As we come to a close of what has been a protracted process and enter a new phase of implementation of the "2030 Agenda", its follow up and review; we call on African leaders to demonstrate political will in implementing the "2030 Agenda" through domesticating at national level and allocation of adequate resources. In line with the commitment to gender equality within the African Union, we call upon them to implement progressive regional and global agreements such as; The Protocol to the African Charter on Human and Peoples’ Rights on the Rights of Women in Africa; The Maputo Plan of Action on Sexual and Reproductive Health and Rights; The International Conference on Population and Development Programme of Action (ICPD PoA) and The Abuja Declaration on HIV/AIDS, Tuberculosis and other related Infectious diseases. This will play a critical complementary enabling role for the new Development Agenda in the realization of women’s and girls' rights and the achievement of gender equality.
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2015 marks 18 years since the launch of AMwA’s flagship program –The Africa Women’s Leadership Institute (AWLI). The Institute has significantly contributed to strengthening leadership skills of many young women from the continent and the diaspora at both personal and professional levels. The alumni majority of whom occupy positions of leadership in various spheres have continued to advocacte for gender equality and women’s rights at different foras thus strengthening African women’s vioces and contributing to the empowerment of women on the continent.
On the 21st July 2015, AMwA convened the Tanzania AWLI alumni reunion in Dar es Salaam. One of the key activities of the reunion was a dialogue on the critical issues affecting women’s economic justice in Tanzania. Through the dialogue it was evident that the issue of women’s access and ownership of land was under threat especailly with the wave of land acquisition in the country and needed to be addressed. Therefore the alumni sort to establish a collaborative initiative with AMwA on the protection of women’s land rights in Mutwara region through advocacy and policy influence as a key strategy to address the challenge.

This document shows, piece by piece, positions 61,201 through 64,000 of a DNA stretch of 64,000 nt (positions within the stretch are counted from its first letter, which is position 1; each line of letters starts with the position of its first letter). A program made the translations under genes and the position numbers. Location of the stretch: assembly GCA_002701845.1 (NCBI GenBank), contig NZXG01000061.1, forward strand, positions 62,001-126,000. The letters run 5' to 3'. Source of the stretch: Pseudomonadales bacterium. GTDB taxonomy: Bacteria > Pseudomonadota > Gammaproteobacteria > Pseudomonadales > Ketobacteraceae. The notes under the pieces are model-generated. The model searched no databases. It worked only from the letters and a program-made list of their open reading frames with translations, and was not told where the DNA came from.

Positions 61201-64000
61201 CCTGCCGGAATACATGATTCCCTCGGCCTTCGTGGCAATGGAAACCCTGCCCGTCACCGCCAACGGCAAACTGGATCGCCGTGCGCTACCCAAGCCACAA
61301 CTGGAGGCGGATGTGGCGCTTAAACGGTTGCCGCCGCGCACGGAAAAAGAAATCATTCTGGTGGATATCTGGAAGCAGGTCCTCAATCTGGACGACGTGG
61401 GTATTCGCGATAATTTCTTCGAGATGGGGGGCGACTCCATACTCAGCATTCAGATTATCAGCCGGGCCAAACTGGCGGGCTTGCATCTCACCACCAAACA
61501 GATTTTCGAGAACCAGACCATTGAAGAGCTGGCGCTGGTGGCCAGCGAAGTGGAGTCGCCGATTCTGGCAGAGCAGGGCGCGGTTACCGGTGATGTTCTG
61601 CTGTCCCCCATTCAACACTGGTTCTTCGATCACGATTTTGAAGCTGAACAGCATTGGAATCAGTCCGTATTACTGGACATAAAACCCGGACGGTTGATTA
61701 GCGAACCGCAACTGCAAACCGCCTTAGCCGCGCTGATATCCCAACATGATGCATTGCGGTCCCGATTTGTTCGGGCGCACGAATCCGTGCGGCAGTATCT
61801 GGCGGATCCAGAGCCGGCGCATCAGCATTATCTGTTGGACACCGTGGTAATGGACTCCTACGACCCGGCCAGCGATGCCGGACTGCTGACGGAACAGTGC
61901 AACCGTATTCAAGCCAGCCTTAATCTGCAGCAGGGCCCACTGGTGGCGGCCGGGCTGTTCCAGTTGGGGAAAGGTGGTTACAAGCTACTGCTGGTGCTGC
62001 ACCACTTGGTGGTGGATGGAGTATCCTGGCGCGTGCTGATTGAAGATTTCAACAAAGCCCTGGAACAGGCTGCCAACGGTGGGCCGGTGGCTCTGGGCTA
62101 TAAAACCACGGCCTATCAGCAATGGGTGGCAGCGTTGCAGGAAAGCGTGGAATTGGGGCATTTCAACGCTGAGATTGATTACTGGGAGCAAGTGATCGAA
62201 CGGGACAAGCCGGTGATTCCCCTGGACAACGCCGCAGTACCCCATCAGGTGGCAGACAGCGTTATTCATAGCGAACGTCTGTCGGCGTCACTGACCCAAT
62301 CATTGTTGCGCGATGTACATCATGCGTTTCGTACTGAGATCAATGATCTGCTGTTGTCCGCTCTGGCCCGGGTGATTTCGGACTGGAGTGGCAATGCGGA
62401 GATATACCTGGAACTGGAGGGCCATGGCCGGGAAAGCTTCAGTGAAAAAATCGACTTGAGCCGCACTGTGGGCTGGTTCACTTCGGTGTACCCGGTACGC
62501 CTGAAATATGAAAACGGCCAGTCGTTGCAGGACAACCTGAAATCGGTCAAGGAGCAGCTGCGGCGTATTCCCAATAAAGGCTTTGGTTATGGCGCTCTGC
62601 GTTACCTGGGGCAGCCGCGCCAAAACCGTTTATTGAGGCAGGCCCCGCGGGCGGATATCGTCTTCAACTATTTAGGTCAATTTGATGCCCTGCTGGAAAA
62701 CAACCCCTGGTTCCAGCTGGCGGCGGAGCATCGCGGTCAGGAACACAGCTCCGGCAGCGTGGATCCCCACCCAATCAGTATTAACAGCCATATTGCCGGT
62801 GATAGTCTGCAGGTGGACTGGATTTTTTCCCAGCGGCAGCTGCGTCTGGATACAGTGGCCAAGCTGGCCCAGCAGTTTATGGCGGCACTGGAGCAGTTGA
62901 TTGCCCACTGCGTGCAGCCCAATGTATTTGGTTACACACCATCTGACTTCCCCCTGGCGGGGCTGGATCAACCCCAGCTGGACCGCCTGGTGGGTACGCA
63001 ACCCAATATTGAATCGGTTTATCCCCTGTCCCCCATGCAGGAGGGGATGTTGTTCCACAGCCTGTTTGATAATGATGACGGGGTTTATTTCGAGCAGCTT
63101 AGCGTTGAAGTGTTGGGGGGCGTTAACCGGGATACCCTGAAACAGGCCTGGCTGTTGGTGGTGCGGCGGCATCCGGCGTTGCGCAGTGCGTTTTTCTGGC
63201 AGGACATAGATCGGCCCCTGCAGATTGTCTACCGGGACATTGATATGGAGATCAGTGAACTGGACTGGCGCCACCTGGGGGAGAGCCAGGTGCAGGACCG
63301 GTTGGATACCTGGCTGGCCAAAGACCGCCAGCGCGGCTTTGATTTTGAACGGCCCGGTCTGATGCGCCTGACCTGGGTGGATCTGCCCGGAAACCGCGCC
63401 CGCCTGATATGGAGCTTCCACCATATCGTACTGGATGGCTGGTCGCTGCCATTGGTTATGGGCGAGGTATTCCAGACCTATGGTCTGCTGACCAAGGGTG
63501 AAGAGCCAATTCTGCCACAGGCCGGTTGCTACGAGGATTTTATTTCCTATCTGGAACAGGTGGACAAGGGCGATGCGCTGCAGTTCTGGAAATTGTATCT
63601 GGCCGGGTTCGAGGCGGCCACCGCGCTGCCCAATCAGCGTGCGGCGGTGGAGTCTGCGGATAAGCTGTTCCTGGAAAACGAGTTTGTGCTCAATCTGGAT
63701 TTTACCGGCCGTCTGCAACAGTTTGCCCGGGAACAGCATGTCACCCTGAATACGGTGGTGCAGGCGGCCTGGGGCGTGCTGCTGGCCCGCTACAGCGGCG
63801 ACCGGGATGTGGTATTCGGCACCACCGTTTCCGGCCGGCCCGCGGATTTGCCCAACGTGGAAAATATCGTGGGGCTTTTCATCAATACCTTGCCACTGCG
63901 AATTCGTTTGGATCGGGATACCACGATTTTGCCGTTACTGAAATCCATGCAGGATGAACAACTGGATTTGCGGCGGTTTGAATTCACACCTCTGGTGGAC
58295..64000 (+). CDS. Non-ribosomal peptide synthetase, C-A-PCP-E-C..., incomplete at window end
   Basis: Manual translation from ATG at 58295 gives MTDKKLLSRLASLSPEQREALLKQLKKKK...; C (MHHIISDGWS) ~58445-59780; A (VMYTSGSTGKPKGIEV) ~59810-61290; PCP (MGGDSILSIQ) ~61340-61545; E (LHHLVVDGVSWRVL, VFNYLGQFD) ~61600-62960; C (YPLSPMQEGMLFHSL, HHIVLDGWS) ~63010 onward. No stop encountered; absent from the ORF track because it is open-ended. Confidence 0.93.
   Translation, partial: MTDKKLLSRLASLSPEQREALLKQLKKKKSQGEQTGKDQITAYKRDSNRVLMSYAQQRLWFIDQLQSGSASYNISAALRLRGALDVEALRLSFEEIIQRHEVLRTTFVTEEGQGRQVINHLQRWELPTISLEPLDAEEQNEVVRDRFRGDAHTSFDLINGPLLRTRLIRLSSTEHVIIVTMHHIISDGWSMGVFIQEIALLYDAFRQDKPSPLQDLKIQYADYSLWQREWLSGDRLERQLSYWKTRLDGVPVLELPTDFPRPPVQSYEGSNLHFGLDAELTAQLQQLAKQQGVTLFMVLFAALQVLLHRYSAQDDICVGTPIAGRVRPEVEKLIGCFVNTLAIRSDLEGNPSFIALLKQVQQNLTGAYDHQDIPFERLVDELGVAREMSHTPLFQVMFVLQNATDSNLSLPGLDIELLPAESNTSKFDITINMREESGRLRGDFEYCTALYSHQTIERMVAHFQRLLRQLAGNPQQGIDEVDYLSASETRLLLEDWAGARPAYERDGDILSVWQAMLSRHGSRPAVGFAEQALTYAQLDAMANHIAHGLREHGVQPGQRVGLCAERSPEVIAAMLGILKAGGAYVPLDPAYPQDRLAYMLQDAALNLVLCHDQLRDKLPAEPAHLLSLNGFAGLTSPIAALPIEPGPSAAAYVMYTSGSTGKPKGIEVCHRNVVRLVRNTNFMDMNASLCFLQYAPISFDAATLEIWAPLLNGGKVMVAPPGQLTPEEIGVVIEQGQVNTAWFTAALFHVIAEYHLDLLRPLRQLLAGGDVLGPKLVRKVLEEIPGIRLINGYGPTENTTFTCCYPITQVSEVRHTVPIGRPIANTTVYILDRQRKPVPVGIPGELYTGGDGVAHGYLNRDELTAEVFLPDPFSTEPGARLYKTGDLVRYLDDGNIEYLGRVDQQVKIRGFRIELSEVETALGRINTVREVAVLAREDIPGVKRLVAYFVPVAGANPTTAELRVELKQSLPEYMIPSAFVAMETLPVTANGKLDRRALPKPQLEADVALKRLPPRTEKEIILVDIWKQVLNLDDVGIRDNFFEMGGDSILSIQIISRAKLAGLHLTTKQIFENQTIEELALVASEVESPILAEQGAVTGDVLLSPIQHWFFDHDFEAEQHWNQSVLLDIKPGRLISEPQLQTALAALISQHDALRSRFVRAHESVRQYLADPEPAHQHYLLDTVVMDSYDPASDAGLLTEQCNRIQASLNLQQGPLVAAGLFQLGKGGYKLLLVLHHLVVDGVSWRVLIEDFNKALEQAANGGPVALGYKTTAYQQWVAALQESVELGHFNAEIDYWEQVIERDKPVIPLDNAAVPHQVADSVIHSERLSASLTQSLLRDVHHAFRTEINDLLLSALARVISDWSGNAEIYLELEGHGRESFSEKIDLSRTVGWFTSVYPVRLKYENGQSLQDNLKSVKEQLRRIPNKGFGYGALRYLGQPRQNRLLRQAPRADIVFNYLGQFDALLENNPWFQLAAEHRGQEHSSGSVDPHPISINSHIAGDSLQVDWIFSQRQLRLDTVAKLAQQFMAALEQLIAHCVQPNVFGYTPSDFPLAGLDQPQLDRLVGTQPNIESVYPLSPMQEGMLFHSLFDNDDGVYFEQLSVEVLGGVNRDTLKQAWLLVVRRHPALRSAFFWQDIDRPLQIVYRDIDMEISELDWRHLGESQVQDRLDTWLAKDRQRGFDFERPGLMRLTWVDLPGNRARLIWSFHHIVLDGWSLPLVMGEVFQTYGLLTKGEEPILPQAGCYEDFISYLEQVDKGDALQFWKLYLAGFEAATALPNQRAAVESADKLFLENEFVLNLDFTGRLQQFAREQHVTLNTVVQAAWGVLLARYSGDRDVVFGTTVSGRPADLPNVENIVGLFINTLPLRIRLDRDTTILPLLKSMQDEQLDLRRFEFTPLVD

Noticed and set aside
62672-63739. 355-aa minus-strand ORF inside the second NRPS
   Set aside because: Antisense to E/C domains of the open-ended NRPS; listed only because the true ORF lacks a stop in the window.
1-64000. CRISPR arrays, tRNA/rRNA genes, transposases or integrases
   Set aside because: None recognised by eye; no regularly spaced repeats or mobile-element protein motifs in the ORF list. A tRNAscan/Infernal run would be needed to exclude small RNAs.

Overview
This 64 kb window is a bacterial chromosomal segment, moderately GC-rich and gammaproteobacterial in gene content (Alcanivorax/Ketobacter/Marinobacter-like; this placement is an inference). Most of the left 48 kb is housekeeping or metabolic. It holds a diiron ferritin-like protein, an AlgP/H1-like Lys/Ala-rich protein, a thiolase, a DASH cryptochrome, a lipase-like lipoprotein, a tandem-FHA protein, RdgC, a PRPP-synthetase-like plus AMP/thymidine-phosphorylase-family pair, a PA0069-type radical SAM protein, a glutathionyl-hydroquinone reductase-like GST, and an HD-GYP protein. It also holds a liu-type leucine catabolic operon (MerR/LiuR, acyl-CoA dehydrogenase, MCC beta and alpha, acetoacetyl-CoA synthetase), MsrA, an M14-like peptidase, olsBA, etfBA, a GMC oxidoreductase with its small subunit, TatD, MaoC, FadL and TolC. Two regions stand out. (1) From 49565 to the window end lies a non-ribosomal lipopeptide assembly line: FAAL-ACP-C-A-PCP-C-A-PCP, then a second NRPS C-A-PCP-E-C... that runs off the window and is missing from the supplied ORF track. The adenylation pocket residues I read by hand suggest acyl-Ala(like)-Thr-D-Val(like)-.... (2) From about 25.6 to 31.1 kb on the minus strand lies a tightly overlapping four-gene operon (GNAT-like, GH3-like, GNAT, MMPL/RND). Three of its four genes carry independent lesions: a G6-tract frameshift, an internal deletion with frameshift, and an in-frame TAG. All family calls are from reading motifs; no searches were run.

In addition the event provided much needed space to connect and share expereinces with alumni of the different years thus creating opportunities for networking and mentoring amongst different alumni groups. Through this platform AMwA was able to take stock of the AWLI impact on the alumni’s career and personal growth as part of not only tracking alumni, but also documenting alumni’s leadership journeys.
It was inspiring to hear most of the alumni attribute some of their successes to the AWLI;
“It's been a long and exciting journey, the 2008 AMwA leadership institute helped me think through some of the most critical aspects of my life both personally and professionally and I was able to refine my focus". I am currently a Co- director and director of Programs and Impact at Campaign for female education (Camfed) Tanzania. Over the years, the AWLI has inspired me to foster my growth by exploring my potential and building on my passion. I am now leading over 30 staff and 200 committee members. The organization is currently directly supporting 28,170 girls to go to school and network of young women of over 4711 membership. I thank AWLI for the leadership skills, and I promise to continue building other/more leaders”. Lydia Wilbard, AWLI Alumni 2008